Today I talk about a seemingly trivial topic but I’ll be honest, figuring out to properly format my blog post took over half a year to figure out.

Having a properly formatted post has many benefits that aren’t really apparent at first.  Although creating a blog post on WordPress may seem like exactly the same as how you’d write a document in say Word, it’s actually a bit more involved than that.

Not quite like Microsoft Word

Alright so let’s go back to my example of writing any sort of document in Word.  You typically have a title, maybe some headings and then your content right?  In Microsoft Word, this is extremely simple.

You want a title with a bigger font?  Well you highlight the text, change the font size and make it bold.  Done.

You want to create a sub heading?  Same thing.  You highlight the heading, change the font size and make it bold.  Done.

Sounds pretty logical right?  I was doing exactly this when I first started blogging.  I went as far as finding a plugin to do the same type of font and size formatting.  My blog posts looked fine and I never batted an eye as to this being the wrong way to go.

And then I started looking into SEO and well just about how everyone else was doing it.

Basics to formatting your blog post

The focus is on headers.  You’ll actually notice that WordPress doesn’t give you a full text editor suite of options.  Instead, you have a drop-down that defaults to “Paragraph”.  To create headers, you’ll want to highlight the header text and click on one of the “Heading” options that you see.

Drop-down of heading options in WordPress.

Drop-down of heading options in WordPress.

The next question you probably have is what heading you should select?  Well, you should know that the title that you give your blog is always given an Heading 1 tag or <h1> in code.  So what I’ve been doing with all my blog posts is use Heading 2 or higher.  Main section headings get Heading 2 and sub-heading are Heading 3.  I usually don’t go higher than that and if I want further breakouts I’ll just use bold or underline.

Here’s an example from last week’s Travel Blogger’s Toolkit on Facebook groups you should know about:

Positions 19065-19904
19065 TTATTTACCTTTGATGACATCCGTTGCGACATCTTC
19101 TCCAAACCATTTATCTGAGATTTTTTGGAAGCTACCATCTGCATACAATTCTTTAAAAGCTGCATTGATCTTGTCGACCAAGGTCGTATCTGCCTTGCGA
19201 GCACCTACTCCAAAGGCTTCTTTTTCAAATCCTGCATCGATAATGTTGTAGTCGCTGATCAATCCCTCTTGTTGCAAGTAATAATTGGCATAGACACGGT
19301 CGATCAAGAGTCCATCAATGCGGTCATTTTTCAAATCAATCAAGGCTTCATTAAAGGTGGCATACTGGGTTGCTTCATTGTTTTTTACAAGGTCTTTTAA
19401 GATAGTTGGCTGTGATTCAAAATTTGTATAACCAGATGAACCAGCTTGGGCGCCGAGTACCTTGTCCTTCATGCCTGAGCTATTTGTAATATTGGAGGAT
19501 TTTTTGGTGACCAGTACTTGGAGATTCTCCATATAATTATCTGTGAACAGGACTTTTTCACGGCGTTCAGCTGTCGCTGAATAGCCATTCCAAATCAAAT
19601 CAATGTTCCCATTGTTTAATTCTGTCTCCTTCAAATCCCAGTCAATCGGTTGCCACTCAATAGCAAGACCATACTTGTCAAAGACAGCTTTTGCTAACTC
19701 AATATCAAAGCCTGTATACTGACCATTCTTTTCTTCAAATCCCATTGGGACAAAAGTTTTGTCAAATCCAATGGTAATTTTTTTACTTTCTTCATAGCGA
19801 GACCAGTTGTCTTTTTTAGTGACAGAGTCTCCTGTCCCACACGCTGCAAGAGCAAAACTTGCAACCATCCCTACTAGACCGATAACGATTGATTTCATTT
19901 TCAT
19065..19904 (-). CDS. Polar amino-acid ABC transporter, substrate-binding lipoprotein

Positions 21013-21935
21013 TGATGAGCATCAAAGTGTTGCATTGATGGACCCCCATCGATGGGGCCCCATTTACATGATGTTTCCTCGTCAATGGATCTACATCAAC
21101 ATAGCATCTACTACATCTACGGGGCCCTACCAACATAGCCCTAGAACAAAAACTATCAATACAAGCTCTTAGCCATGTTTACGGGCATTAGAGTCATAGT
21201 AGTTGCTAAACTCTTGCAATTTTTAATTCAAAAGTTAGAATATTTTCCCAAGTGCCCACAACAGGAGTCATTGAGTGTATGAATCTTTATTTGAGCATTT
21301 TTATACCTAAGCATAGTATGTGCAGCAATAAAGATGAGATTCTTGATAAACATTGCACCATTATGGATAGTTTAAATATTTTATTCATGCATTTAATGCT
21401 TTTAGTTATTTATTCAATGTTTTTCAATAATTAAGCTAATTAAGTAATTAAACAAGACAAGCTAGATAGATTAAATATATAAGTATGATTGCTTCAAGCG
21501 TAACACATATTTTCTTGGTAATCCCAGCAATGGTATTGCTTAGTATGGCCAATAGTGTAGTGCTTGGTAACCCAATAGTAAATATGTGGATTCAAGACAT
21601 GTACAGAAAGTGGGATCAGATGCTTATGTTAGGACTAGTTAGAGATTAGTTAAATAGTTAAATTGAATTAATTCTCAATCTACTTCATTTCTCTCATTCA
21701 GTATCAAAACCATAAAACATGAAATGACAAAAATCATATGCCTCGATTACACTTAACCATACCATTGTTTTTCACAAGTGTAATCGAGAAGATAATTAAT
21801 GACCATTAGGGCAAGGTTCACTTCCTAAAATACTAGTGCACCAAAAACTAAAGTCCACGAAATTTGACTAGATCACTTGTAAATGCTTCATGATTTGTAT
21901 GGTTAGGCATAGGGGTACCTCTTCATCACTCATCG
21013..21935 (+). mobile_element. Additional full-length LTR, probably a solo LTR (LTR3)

Example of header formatting.

Example of header formatting.

In reality, what I’m talking about is quite simple.  You write as you normally would but when you get to a title or subtitle of sorts, just make sure you use Heading 2 or 3.

Why having a properly formatted blog post matters

There are really 3 reasons why it makes sense to basically leverage these things in the drop-down of your WordPress editor.

1.  Make your post easier to read

Instead of going through a long rambling post, break it up into different sections and give you reader a little hint about what you’re going to talk about in the header.  It’s great for those skim readers too.  Hook them in with a great header line and get them to read the content underneath.

2.  Streamlined design and consistency

The beauty of using headers is that it’s centrally controlled with CSS stylesheets in your theme.  If one day, you decide that “man, that heading 2 formatting is ugly, let’s make it bigger and a different color!”  Well you can by just going into the stylesheet and changing it accordingly.  Now all your blog posts that use the headers will automatically switch over.  If you did your headers manually, you’ll have to go into each post and change them one at a time.  Not cool.

3.  SEO

The grand daddy reason of them all.  Using headers is a way to let search engine crawlers know what the important pieces of your post are.  If you’re being strategic here, you should be using keywords in your headers to signify its importance to your post.  Think about this.  Your core content is filled with tons and tons of words.  If you can make it easier for a crawler by summarizing key topics of what you’re going to be talking about in a section by using header tags, then the crawler can more easily know how to rank you.

I’ve talked about the what SEO is in the past and this takes it a step further.

Bottom line

  1. Use headers to format headings and subheadings
  2. Don’t do headers manually.  Save the headache that I once had to go through.

Related posts

Want to know more about how to set up your blog up in less than a day or what the heck are Twitter cards?  Just head over to the main Travel Blogger’s Toolkit page to find out all the secrets to take your blog to the next level.

About author View all posts Author website

Will Tang

I'm the writer behind Going Awesome Places and through its growth, I've learned a heck of a lot from trial and error. I have a passion for helping others succeed and through TBB my hope is to empower you with what works (and what doesn't) so you know exactly how you can take your blog to the next level.

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